In chemistry and biology, we often come across chemical
reaction networks (CRNs) where
one or more of the species exhibit a different intrinsic time scale and
tend to reach the
equilibrium state faster than others. The quasi-steady-state
approximation (QSSA) is a common tool
to simplify the description of the dynamics of such systems.
Traditionally, the QSSAs have been
derived from deterministic ordinary differential equation (ODE) models
using perturbation theory.
In this talk, we will consider a stochastic multiscale approximation
technique for Continuous Time
Markov Chain (CTMC) models of CRNs and apply it to the important class
of chemical reaction
networks known as the Michaelis—Menten (MM) models of enzyme kinetics to
derive several QSSAs. In
particular, we derive three different QSSAs, namely the standard QSSA
(sQSSA), the total QSSA
(tQSSA) and the reverse QSSA (rQSSA), from the stochastic model of MM
enzyme kinetics.
In the second part of the talk, we will consider the issue of delays in
chemical reactions. Some
biophysical processes such as gene transcription and translation are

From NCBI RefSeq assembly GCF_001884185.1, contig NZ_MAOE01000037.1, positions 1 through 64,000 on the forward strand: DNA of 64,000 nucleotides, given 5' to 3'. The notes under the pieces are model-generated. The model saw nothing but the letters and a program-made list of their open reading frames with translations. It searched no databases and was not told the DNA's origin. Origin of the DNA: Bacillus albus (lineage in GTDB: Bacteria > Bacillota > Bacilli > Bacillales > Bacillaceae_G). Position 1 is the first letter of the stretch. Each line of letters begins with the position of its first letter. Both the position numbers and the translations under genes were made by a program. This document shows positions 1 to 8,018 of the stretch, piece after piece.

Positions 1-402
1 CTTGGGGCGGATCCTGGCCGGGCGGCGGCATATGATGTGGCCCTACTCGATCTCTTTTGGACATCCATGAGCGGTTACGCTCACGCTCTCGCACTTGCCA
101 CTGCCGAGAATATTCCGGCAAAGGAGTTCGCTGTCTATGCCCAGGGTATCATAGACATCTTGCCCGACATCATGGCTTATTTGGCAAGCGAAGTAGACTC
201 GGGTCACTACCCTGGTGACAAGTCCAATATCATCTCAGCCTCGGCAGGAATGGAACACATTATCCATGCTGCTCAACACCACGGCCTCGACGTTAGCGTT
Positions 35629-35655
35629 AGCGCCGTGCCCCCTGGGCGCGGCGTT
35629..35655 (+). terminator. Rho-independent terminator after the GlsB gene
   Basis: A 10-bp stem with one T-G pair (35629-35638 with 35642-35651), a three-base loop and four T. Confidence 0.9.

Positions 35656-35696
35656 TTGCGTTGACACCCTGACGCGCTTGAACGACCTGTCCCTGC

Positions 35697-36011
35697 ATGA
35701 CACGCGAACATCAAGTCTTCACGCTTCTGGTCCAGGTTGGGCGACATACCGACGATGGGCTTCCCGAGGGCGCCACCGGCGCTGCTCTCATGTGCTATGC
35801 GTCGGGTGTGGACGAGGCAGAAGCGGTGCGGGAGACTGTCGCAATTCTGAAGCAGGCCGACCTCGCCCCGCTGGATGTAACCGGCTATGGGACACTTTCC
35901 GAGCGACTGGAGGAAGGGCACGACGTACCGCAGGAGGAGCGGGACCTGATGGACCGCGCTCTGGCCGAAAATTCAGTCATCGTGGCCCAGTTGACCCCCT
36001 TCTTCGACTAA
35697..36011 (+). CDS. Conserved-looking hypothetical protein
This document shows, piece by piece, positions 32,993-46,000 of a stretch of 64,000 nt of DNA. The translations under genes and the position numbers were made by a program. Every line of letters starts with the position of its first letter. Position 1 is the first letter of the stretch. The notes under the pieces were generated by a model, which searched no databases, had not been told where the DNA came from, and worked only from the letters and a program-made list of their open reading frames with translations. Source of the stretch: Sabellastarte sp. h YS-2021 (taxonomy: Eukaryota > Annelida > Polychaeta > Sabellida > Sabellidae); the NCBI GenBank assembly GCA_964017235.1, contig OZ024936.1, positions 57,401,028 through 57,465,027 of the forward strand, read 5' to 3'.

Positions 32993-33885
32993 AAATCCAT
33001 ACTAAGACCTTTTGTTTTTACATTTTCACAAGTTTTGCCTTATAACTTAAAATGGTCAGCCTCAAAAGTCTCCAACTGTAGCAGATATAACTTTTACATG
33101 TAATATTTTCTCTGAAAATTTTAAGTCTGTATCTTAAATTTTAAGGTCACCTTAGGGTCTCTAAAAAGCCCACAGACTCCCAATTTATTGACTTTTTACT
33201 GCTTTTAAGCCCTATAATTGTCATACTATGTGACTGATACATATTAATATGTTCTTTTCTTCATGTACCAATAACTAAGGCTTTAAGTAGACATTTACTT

known to have a significant
gap between the initiation and the completion of the processes, which
renders the usual assumption
of exponentially distributed inter-event times in CTMC models untenable.
We relax this assumption
by incorporating age-dependent random time delays into the system
dynamics. We do so by
constructing a measure-valued Markov process on a more abstract state
space, which allows us to
keep track of the "ages" of molecules participating in a chemical
reaction. We study the
large-volume limit of such age-structured systems. We show that, when
appropriately scaled, the
stochastic system can be approximated by a system of Partial
Differential Equations (PDEs) in the
large-volume limit, as opposed to Ordinary Differential Equations (ODEs)
in the classical theory.
We show how the limiting PDE system can be used for the purpose of
further model reductions and for
devising efficient simulation algorithms.